Flow Error

How to Adjust Your Pressure Switch

For flashing FL or solid FL errors, often you can tweak the pressure switch to get more life out of the switch... or at least to get the spa operating for now.
These are the most common switches and how to tweak. See How

Standard PS Adjustment

This is the most common style pressure switch to adjust. It may have steel threads (shown) which is preferred or the more economical plaster threads.
On left is shown a metal clip that may or may not be present. If it is, to adjust remove. Typically you do not have to replace when final adjust is confirmed.
The black adjustment wheel determines how much pressure is needed to close the micro switch on top and tell the board sufficient water is flowing to allow for the heater to turn on.
If the wheel high you might get a solid FL or similar that is telling you the switch is always closed. If the wheel is low, you likely will get a flashing FL meaning when the pump is on, there isn't enough water flow to allow the switch to close.
Adjusting the wheel determines how much or how little water flow is needed for the flow over the heater element to heat the water but not overheat.
As a rule we always turned the wheel no more that 1/2 turn either clockwise or counterclockwise. The wheel should turn freely.

Low Flow PS Adjustment

This is the most common low flow pressure switch. If may come with plumber's putty/tape on the threads (as shown) or you will need to add some to secure the threads to the heater body.
The principles above are applicable here.
The difference is you turn the screw slot on top of the switch to adjust response instead of a wheel.
The reason this is the most popular pressure switch for low flow pumps is it responds well to a low pressure flow system.

Older PS Adjustment

This isn't a common pressure switch anymore.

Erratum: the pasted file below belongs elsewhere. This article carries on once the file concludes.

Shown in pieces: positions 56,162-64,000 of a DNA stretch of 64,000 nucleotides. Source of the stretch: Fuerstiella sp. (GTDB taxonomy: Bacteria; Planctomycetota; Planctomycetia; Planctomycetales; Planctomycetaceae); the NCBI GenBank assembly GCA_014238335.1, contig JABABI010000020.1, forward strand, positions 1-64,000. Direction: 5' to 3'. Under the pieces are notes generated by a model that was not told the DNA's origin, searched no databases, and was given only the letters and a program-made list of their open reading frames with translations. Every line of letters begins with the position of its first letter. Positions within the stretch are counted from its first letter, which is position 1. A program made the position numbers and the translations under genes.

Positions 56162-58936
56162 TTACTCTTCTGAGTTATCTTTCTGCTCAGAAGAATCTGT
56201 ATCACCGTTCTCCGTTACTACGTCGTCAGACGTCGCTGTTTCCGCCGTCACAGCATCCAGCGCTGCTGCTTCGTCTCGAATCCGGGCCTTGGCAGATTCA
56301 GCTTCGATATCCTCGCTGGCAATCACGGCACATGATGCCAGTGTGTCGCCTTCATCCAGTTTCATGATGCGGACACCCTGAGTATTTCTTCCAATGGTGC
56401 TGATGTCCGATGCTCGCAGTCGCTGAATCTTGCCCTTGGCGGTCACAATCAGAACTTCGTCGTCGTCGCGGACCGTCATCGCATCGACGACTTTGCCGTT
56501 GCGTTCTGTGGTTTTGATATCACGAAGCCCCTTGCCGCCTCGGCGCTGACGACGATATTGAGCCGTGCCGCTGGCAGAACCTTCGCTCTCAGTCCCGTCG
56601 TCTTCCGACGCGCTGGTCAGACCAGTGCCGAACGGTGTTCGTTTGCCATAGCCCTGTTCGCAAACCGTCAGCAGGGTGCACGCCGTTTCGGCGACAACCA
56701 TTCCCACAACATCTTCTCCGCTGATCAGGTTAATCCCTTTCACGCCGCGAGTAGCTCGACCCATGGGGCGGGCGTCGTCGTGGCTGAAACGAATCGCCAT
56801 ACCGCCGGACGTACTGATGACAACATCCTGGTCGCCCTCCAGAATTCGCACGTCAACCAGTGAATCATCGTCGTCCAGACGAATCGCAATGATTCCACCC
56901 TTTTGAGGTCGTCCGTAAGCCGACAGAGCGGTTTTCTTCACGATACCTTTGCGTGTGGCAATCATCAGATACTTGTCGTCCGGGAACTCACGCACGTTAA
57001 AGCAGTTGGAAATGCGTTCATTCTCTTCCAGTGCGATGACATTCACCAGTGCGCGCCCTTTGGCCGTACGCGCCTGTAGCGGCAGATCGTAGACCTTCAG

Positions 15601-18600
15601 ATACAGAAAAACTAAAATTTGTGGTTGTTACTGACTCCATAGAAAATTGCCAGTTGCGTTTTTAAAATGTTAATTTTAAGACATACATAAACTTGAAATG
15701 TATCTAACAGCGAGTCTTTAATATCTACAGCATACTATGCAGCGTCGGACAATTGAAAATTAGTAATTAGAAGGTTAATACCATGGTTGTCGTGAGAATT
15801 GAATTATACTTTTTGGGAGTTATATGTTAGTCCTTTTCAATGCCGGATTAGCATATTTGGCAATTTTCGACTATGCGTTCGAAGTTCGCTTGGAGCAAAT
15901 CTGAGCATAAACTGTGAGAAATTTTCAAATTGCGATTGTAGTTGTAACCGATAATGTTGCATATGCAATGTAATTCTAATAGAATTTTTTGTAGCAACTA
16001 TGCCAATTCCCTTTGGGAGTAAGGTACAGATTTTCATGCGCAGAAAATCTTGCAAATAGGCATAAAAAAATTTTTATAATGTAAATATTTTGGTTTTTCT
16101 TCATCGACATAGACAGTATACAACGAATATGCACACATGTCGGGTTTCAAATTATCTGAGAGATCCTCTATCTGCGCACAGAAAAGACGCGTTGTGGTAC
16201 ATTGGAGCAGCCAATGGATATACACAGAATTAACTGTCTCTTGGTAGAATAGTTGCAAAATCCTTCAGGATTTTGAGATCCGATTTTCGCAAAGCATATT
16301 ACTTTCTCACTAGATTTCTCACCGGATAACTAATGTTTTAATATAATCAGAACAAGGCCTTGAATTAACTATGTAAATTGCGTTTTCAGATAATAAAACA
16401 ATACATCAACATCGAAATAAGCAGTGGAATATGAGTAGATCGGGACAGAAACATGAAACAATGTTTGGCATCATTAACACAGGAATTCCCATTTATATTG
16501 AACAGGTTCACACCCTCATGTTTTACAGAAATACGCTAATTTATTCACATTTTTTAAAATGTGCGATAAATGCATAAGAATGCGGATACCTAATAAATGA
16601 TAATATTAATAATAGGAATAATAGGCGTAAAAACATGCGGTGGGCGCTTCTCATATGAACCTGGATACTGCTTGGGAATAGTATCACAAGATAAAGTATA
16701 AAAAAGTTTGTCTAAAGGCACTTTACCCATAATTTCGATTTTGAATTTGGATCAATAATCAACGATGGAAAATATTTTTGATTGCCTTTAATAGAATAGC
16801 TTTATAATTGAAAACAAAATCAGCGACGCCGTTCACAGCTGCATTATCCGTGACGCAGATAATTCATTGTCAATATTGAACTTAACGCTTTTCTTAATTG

The above principles hold true with this switch.
The key is there is a gate you must slide up to be able to turn the adjustment wheel.

Mini Low Flow PS Adjustment

This is the lowest cost pressure switch that can be adjusted.
It requires the #30 Torx screwdriver to adjust.
If in the field and possible we always discarded this switch if the switch started becoming problematic. 

    How Does a Pressure Switch Work? 
Well, by pressure of course. The switch screws into piping or heater to get in most cases a POSITIVE pressure that causes a small piston to push up into a micro switch and close the switch. (on few applications the reverse is true and instead of positive it responds to negative or suction but this is not common application)
This simple operation is to tell the spa if enough water pressure is present to allow the heater to safely come on. In this case the water pressure and water movement are tied together. When the heater pump is off there is zero pressure and when on positive pressure, the switch activates/deactivates accordingly.
When operating normally when the heater pump is OFF and there is no pressure the piston is pulled back and the microswitch is open. This tells the unit all is functioning correctly.
When the unit turns on the heater pump the water pressure increases and pushes the piston up and closes the microswitch. On some pressure switches you can actually see that happening. When the microswitch is closed by the piston the unit now knows water is moving.
The switch can fail in several areas: a) The diaphragm that pushes the piston isn't responding or not correctly. b) The piston is stuck or poorly responding, c) The piston isn't being pushed far enough to close the microswitch, and d) The microswitch isn't closing/opening properly.
As shown on this page, switch typically can be tweaked BUT with limited success and dependability. Most often its best to replace the switch since the cost is so low.
Exception to this is if you first install a new switch and its not responding well or sporadically to the pump pressure then it can be adjusted.... Care must be taken because too far adjustment will cause a flow error code OR it can cause the heater to come on without enough actual water passing by the element and cause the element to overheat and fail.

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